Ashley Minato takes on an Ocean Challenge
Clipper Round the World Race
In 1996, an 11 year old Ashley Minato joined the Albury Wodonga Yacht Club along with his older brother Ben (13 years) and parents Robert and Shirleen. Ashley was quite a keen sailor and grew up crewing on Tasar dinghies prior to skippering many classes of boats up to a Sonata 26 trailer sailer. By the time he was 17 he owned an Alpha Omega 5 catamaran.
As so often happens, work and a subsequent move to Melbourne meant that Ashley had little time for sailing and took a few years off from the sport. After moving to Perth in 2014 he finally found the time to get back in to sailing and joined South of Perth Yacht Club. Initially starting out with a kite surfer, he managed to find a crew position on a few ocean going yachts prior to becoming a regular on a 40 foot racing yacht Argo, racing out of Fremantle Sailing Club. He has recently purchased an Elliott 770 Sports boat Connected that he sails out of South of Perth Yacht Club on the Swan River.
Ashley’s passion for sailing continued to grow and he decided he needed a bigger challenge. This is when he found out about the opportunity to join the Clipper Round The World race.
The Clipper Race is a 40 000 nautical mile (74 000 km) race divided into 8 legs and comprising 14 individual races. It is the only race in the world where the organisers supply a fleet of twelve identical racing yachts, each with a fully qualified skipper to safely guide the crew.
The Clipper Race yachts are 23 metres (70 foot) long, 5.65 metres (18.5 foot) wide with a 29 metre (95 foot) mast height. Boats weigh in at 31.7 tonnes of which 12 tonnes in in the bulb keel. The maximum speed recorded is 35 knots (which occurred in the North Pacific Ocean during the Clipper 2013-14 Race). These yachts are stripped of all luxuries. Other than their sailing protective clothing, crews are only permitted a minimal amount of luggage. Crews must live with each other in confined spaces, cooking facilities are minimal and bunks cramped.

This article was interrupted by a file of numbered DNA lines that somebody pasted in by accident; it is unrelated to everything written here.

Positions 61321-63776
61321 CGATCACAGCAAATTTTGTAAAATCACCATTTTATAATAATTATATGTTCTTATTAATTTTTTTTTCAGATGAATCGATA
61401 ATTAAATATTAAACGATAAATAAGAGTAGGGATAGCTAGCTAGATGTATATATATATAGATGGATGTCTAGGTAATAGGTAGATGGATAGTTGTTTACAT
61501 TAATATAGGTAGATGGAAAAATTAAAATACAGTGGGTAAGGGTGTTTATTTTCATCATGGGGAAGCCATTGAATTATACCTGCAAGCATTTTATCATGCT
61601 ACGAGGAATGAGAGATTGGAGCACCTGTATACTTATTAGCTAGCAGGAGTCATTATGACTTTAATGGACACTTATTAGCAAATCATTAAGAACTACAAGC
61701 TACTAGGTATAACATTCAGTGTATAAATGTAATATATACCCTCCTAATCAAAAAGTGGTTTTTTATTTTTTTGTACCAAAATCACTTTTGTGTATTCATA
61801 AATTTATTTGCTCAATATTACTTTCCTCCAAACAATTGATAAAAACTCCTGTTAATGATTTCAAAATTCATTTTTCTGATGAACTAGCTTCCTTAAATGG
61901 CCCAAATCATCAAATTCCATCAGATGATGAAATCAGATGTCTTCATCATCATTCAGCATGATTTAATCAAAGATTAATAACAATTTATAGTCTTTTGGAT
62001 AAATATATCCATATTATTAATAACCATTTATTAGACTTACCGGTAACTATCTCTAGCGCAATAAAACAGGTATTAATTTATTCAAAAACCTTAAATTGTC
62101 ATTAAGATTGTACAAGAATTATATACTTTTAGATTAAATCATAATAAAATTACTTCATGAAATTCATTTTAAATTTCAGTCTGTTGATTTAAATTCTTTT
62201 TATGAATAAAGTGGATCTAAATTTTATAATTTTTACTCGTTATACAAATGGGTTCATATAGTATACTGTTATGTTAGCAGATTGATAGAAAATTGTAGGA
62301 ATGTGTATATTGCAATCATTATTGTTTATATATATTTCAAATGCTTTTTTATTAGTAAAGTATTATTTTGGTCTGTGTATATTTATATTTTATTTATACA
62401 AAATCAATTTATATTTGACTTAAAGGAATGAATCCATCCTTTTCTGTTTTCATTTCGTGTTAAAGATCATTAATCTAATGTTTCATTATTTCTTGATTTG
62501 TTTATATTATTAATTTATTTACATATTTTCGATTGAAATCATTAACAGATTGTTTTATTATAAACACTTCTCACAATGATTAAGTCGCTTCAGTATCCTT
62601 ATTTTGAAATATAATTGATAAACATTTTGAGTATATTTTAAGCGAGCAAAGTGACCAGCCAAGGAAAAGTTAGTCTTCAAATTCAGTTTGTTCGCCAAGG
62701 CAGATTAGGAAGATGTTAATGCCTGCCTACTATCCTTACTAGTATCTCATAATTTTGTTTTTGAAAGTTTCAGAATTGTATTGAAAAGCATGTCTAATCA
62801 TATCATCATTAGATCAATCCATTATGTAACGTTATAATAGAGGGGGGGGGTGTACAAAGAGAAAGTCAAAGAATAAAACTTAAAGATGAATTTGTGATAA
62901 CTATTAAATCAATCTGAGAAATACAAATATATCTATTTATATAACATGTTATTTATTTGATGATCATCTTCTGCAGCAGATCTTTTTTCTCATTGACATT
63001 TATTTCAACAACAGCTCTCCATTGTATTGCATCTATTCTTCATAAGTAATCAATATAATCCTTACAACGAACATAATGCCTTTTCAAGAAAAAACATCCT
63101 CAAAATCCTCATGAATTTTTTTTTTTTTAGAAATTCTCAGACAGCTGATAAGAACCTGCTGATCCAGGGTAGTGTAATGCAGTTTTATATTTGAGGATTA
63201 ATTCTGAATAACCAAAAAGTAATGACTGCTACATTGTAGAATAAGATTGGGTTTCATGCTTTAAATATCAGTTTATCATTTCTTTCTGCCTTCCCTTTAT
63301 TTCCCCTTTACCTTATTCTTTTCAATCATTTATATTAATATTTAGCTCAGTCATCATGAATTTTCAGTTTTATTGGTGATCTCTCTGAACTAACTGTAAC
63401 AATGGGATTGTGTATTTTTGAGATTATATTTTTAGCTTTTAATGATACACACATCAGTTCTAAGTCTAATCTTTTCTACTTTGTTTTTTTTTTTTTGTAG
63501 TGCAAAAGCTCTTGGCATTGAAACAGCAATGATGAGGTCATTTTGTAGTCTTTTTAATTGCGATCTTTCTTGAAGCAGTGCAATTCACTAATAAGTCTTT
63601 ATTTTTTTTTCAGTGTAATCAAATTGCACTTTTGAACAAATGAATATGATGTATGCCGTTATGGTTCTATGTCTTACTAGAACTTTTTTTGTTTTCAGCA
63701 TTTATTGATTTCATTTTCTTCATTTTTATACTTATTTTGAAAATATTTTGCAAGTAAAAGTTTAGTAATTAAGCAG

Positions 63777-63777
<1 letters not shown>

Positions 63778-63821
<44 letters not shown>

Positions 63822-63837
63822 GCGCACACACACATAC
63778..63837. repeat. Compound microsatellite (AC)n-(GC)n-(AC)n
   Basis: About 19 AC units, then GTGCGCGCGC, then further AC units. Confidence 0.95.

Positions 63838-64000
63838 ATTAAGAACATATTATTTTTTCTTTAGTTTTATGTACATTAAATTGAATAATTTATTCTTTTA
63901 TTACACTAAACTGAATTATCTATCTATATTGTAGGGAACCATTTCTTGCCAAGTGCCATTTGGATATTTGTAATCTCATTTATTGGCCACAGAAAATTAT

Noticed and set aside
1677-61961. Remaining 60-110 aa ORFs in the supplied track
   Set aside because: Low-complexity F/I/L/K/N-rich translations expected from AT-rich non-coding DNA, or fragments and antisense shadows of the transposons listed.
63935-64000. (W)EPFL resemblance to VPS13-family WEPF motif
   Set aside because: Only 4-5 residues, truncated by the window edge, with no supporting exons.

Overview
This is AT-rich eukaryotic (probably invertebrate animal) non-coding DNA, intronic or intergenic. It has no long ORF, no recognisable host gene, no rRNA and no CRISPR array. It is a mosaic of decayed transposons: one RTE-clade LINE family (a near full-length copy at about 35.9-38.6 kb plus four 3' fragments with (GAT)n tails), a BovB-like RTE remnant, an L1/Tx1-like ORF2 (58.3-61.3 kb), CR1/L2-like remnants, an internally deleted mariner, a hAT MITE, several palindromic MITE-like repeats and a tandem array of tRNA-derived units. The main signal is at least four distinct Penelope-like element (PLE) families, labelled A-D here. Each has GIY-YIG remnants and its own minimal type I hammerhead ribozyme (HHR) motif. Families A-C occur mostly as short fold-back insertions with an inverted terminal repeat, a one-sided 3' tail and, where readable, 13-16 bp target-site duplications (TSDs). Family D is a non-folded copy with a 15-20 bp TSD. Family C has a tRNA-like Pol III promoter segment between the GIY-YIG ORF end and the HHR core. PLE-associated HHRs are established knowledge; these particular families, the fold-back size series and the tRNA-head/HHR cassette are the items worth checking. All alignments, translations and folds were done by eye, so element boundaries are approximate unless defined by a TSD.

Normally the domain of seasoned pros, this supreme challenge is taken on by ordinary, everyday people. Having completed a rigorous training course, participants are suited and booted in the latest extreme protection gear to commence the race of their lives. Ashley undertook the first three training courses in Sydney. Level 1 comprised a week of harbour sailing learning how to set sails, learning the different job roles on the boat and finished with an overnight sail from Pittwater to Newcastle and back to Sydney. Ashley describes the training as a different learning experience sailing on a yacht that is 68 foot long as well as a mixed ability crew. Some participants had never sailed before.
Level 2 was again in Sydney. Training was in inclement weather and involved two days of in dock training prior to heading out on to the water, anchoring in Pittwater. Further training involved sailing down to Wollongong and along the coast. Training was focused on tacking and gybing and getting to know the boat. Level 3 training again sailed to Pittwater and south to Cronulla. This level training was mainly concerned with setting and sailing under spinnaker. Level 4 training was conducted on the actual race boats (a Clipper 70) from Gosport in southern England. Training involved boat induction and then sailing around the Isle of Wight conducting a series of training drills to further advance their skill and ability as well as concentrating on safety. For Ashley it was a great week of sailing with the added bonus of meeting fellow participants from many nations, some of whom he will actually be sailing with.
Race participants can sign on for any number of legs. Those completing the whole race form the mainstay of the crew and take on major roles for the duration of the race. These major roles are navigation, first aider, victualing, sail repairs, watch leader and safety officer. Ashley has chosen to do the All Australian Leg 4: Fremantle to the Whitsundays. This leg comprises three individual races: Fremantle to Sydney; the world renowned 2017 Sydney to Hobart Yacht Race and Hobart to the Whitsundays. Ashley will be sailing on UNICEF, one of the twelve boats in the fleet. UNICEF is the world’s leading children’s charity and has been the Official Clipper Race Charity since the 2015-16 race.
Airlie Beach in the Whitsundays will see the culmination of Leg 4. Participants from this leg will then disembark, having competed and completed one of the most exciting yacht races available over a period of about 28 days. Ashley is most looking forward to the challenge of pushing himself physically and mentally, a long distance yacht race and the chance to team up with a group of liked minded individuals.
Good luck Ash. Have fun, do well and enjoy the challenge.
Written by Robert Minato
Photos provided by Clipper Round the World Race.